Review By: Bill Graham
OMAR may not change your mind on the Palestine/Israeli conflict that continues to endure, but it will likely give you something interesting to ponder none the less. Writer/director Hany Abu-Assad crafts the film around one young boy, Omar (Adam Bakri), and how he and two friends become the center of both the struggle and why it continues to this day. Omar is a young baker in modern day Palestine that continually climbs up and over the 25 foot separation wall between the Jewish West Bank and various towns. He apparently has no right to climb the wall, but can be on either side legally. The wall becomes a border to cross and yet it is also simply a shortcut, saving the time and hassle of going through the checkpoints which would likely double his time to walk. During the opening scene, we see him shot at arbitrarily before he drops down to the other side. Apparently they mean business. Yet a rope with climbing knots is constantly available from either side. It’s as if the Israelis are daring people to climb it, which Omar does often throughout the film and with particular ease.
But things start to change when Omar and his two childhood friends, Tarek (Iyad Hoorani) and Amjad (Samer Bisharat), decide to fight for the freedom of their land and rights. You can see them as freedom fighters or terrorists, but either way the oppression can be felt. But there’s also lightheartedness at the center of Omar that keeps the film from falling too far down the “message film” hole. Romance, and even a love triangle, is part of the pull. Tarek, as often happens with childhood friends, happens to have a younger sister that has bloomed into an attractive woman named Nadia (Leem Lubany) that has caught the eye of Omar. Yet nothing in Omar’s life can be so easy. In order to visit her, he scales the wall. But he also has to compete for her heart with Amjad. On the surface it seems a shoe-in. Nadia and Omar have been passing love notes and stories back and forth for a while, and she flirts with her eyes continually. However, in the chivalrous world of Palestinian courting, not much moves beyond this. At one point they kiss, a close-mouthed, lingering act that feels against all of their upbringing. All of this is to say, Amjad isn’t without his own charms even if Omar is the better looking of the two. One has to remind oneself that the film takes place mainly from Omar’s perspective. If he is not aware of things, neither is the audience.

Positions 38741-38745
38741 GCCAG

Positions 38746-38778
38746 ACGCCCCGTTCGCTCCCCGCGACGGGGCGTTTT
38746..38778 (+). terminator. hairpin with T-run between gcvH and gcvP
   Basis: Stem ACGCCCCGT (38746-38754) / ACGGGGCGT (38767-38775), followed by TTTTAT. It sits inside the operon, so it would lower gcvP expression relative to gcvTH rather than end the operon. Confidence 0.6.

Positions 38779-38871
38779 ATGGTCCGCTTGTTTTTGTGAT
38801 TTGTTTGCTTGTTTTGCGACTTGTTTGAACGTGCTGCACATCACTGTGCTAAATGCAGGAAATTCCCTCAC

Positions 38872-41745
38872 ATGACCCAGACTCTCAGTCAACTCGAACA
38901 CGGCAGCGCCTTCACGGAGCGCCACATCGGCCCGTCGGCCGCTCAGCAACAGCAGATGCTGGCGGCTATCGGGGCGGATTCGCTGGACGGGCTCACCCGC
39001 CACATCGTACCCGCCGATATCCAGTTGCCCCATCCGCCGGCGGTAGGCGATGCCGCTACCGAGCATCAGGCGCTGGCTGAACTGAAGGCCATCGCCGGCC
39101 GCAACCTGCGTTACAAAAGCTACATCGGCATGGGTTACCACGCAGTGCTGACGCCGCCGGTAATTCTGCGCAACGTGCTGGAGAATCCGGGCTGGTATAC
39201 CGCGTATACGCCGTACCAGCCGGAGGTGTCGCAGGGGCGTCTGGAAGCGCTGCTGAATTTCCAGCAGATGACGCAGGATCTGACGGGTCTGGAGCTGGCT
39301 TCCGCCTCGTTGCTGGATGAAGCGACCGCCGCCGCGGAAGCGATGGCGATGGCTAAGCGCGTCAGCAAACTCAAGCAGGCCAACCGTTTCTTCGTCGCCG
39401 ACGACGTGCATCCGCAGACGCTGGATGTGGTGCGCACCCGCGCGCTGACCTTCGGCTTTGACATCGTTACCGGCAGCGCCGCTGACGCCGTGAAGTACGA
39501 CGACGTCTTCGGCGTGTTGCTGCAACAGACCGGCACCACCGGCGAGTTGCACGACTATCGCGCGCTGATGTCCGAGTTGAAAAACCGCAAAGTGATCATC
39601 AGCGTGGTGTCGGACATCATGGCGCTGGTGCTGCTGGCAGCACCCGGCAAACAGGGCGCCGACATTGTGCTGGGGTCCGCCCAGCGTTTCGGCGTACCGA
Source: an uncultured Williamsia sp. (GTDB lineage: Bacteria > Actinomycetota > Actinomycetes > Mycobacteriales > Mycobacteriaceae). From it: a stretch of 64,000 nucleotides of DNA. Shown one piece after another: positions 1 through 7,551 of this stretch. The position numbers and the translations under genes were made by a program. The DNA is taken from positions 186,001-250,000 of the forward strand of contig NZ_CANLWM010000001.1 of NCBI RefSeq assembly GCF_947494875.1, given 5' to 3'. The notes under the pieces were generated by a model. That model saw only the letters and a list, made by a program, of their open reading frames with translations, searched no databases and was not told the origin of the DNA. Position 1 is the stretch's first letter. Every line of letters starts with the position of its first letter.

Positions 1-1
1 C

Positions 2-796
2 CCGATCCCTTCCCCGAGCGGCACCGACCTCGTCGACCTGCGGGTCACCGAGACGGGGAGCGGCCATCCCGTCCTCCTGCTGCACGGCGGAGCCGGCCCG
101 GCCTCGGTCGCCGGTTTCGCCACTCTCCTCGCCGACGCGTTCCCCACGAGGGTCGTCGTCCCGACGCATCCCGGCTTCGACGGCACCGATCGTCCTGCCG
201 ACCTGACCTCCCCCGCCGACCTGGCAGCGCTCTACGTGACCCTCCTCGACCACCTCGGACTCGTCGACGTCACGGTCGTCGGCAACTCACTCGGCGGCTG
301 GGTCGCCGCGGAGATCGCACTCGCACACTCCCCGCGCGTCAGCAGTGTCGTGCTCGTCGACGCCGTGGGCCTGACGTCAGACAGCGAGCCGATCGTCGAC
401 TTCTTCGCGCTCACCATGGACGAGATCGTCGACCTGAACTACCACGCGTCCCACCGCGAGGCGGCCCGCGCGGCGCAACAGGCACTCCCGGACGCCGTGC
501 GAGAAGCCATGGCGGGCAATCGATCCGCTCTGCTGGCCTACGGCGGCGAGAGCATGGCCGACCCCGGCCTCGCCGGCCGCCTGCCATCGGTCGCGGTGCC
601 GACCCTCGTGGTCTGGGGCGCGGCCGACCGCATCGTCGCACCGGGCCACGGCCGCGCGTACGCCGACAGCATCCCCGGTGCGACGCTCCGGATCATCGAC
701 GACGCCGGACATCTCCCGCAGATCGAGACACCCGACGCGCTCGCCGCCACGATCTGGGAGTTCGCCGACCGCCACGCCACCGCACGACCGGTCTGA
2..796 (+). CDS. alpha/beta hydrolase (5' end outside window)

Beyond the love story, though, is the rebellion that Omar and his friends so desperately want to take part in. Together they decide that in order to help they must take action. They don’t work for a larger group. Instead they train in the woods, shooting an old microwave as target practice. One night, they enact their plan and shoot an Israeli guard in the middle of a military compound. Somehow, some way, the group thinks this helps. Then the chase becomes real. A relative newcomer, Bakri is called upon to do quite a bit in the role. We see him sprinting down corridors, scaling walls, and tight-rope walking along narrow ledges in constant evasion of the Israeli troops that either want to pester him and his friends or question them about serious crimes. These moments are intense and incredibly fun to observe. He has been doing this evasion thing for quite a while and the camera work here is exceptional, managing to give chase without making us dizzy or lose focus.
But all of this is for not shortly after the shooting of the guard. The trio makes a break for it when undercover agents show up to their meeting place/café and Omar is caught. Put between a rock and a hard place by Agent Rami (Waleed Zuaiter), he is tasked with giving up the leader of his group, Tarek, within a month in exchange for freedom. As has been established, though, life isn’t so easy. Giving up his childhood friend isn’t going to work, but he doesn’t have a lot of options either. As the narrative unfolds we come to see the complexities of Omar’s world. Juggling the desire for freedom, starting a family, and making a living all within the confines of his world becomes an arduous task. Indeed, this world on the screen isn’t far from reality. Ultimately, it’s the ingredients that make such a fine film. Omar is part romance, part lighthearted observation of reality, and part dramatic terrorist/freedom fighter narrative and is all the better for it.